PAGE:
AFTER more than half a century of organised rugby in the town, Helensburgh Rugby Club can now officially count a full Scotland international among its ranks – and unsurprisingly the club, and the player in question’s family, couldn’t be prouder.

Former Hermitage Academy pupil Anne Young made her debut at loosehead prop in the 72nd minute of the Scots’ 36-12 win over Japan at the DAM Health Stadium in Edinburgh on Sunday.

And while those eight minutes passed all too briefly for the Helensburgh contingent among the 2,500 crowd in the shadow of Murrayfield, hopes are high that there will be plenty more to come in a dark blue jersey from the Edinburgh University student in the months and years ahead.

Anne took up rugby as a member of the Helensburgh RFC minis’ section at the age of 10 – and while rules on boys and girls playing mixed rugby kicked in two years later, forcing the youngster to look elsewhere for a place to play, she has remained a big part of the Helensburgh rugby family ever since.

Parents Andrea and Jimmy were watching on throughout – and Andrea revealed that the 21-year-old’s debut was the culmination of a long battle to catch the eye of the Scotland coaches and earn her place on the field representing her country.

“She’s been on the fringes of the national squad for a wee while now,” Andrea said.

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“She was actually named on the bench the last time Scotland played Japan, in 2019, but she wasn’t chosen to go on. And she was named in the squad for Scotland’s tour to South Africa that year, but she didn’t play.

“We were disappointed, and so was she, naturally. But she was told she had to go away and get stronger and bigger – and she’s spent the last two years doing just that.

“The coach, Bryan Easson, said he recognised that Anne had been working hard for the last two years and that she deserved her chance.

“When you get your first cap for Scotland, there’s a ceremony where you’re actually presented with the physical cap – and to have all her friends and family there made it extra special.

“We were very proud. Very nervous as well, but also delighted that the Covid situation meant we could actually be there to see it.”

The Helensburgh contingent at Sunday’s game included Michael Grace, Anne’s minis coach at the club Ian Fletcher and his daughter Joy, who is now playing at Stirling County, as well as another promising young talent from the Burgh ranks, Lucy McCrae, and her mum – so it was no surprise to hear the loud cheers when Anne was called on to replace Christine Belisle in the front row for the closing stages.

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Ian said: “I only coached Anne for two years, in P6 and P7. But even at that young age she impressed – she was named ‘most improved player’ in her P7 year, and you could see even then that she had the hand-eye co-ordination and the ability to avoid contact that you need to be a good rugby player.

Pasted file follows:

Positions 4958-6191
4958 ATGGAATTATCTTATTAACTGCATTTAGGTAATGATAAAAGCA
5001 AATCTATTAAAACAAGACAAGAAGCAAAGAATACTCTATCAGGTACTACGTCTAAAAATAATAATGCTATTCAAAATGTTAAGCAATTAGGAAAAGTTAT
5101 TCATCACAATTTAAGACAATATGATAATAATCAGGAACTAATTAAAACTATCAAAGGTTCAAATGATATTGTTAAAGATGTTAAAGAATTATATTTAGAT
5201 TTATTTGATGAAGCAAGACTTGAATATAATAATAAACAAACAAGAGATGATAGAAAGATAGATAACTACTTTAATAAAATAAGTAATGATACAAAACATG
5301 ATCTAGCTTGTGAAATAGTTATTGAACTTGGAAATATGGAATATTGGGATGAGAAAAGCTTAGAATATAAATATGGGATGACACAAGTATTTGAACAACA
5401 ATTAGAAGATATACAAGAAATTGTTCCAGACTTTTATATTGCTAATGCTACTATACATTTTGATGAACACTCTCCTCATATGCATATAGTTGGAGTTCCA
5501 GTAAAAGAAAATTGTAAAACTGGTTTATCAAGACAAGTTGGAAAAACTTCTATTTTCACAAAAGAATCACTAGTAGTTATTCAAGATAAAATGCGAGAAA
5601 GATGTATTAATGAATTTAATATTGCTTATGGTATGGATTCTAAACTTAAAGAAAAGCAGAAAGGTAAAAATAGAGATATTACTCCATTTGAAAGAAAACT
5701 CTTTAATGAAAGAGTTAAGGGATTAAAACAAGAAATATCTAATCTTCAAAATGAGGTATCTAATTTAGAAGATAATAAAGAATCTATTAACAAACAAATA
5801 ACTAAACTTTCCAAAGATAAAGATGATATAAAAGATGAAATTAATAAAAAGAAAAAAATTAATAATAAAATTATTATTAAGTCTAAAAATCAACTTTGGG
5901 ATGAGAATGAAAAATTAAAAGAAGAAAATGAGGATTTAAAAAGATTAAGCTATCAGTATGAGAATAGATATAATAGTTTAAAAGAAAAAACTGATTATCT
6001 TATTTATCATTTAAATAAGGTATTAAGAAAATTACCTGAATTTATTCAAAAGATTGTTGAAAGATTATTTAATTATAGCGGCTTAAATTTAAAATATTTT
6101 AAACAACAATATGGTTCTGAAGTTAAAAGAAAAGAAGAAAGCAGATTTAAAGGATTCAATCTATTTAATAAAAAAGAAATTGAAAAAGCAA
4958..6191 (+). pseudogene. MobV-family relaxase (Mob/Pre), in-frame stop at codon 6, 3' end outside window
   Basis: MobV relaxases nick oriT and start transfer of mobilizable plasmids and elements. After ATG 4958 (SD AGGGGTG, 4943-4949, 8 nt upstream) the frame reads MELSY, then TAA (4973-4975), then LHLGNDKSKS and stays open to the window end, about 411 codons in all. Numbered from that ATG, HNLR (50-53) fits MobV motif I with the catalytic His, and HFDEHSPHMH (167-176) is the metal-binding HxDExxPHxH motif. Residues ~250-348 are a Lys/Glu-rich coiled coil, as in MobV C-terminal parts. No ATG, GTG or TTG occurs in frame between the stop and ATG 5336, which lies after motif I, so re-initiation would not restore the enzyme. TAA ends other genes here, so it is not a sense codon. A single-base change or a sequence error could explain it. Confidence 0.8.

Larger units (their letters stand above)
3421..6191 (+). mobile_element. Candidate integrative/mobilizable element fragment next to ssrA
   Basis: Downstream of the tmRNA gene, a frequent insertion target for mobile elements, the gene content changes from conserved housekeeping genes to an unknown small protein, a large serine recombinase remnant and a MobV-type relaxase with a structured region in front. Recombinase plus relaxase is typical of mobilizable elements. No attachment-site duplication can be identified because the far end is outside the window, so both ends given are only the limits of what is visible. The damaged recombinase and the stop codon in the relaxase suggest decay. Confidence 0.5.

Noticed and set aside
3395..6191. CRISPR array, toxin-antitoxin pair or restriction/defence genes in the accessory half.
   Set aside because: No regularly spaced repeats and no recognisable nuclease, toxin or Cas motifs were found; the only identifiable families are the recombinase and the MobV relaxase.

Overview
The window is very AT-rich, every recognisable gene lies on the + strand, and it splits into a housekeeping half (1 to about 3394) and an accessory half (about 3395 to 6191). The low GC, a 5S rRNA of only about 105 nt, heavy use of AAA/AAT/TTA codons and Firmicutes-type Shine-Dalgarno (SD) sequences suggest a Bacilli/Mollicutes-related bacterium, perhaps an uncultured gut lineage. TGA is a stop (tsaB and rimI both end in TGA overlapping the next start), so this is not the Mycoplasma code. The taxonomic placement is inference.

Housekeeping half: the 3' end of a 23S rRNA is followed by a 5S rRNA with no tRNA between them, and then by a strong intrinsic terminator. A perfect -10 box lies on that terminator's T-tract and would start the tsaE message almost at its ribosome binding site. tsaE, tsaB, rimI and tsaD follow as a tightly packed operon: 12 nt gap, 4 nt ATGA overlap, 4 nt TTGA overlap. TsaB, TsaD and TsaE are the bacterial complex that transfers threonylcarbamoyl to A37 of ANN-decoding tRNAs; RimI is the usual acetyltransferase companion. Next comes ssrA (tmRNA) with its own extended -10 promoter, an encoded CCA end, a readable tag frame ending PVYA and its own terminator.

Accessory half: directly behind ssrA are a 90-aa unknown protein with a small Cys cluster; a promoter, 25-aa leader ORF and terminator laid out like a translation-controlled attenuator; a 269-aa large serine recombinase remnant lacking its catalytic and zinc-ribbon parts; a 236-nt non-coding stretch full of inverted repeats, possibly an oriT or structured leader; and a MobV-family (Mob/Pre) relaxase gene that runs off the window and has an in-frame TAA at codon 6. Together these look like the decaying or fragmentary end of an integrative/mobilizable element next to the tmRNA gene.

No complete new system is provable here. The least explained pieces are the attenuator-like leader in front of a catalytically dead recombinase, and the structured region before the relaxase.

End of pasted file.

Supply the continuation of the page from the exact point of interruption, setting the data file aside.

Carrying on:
“Being selected for the squad for the Japan game in 2019, and for the tour to South Africa, and not playing, might have played on her mind a bit, but she’s worked extremely hard on her strength and conditioning, which is essential for a loosehead prop, since then, and all that hard work has been rewarded.

“I’m delighted for her.”

Not present on Sunday – though not through choice – was Lee Fish, president of Helensburgh Cricket and Rugby Football Club, who was at home self-isolating under Covid prevention rules.

“I would 100 per cent have been there if I’d been able to,” Lee said.

“It was a very, very emotional moment for everyone at the club, and we were incredibly proud.

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“The club has been around for more than 50 years and this is the first time we can say Helensburgh has produced a full internationalist.

“It’s brilliant that we’ve managed to help a local girl on her rugby journey, from her first touches through to pulling on a Scotland jersey.”

And hopes are high that Anne may not be the last player who started their rugby journey in Helensburgh to win a full international cap.

“We have something in the region of 250 children in our youth system at the moment,” Lee continued.

“What we are trying to do is get as many people involved in rugby, and enjoying the benefits of rugby, as we possibly can.

“We’ve been quite successful in national competitions at youth level in recent years – in fact one player, Adam Scott, who started playing rugby in the Helensburgh set-up aged nine, and stayed with us until under-17 level, made his debut for the Scotland under-20s in this year’s Six Nations.

“People like Anne and Adam can be real talismen for the next generation of young players in Helensburgh.

“What Adam has done, and what Anne did on Sunday, makes it real for them.

“Children can look at them and think ‘I could do that too’.”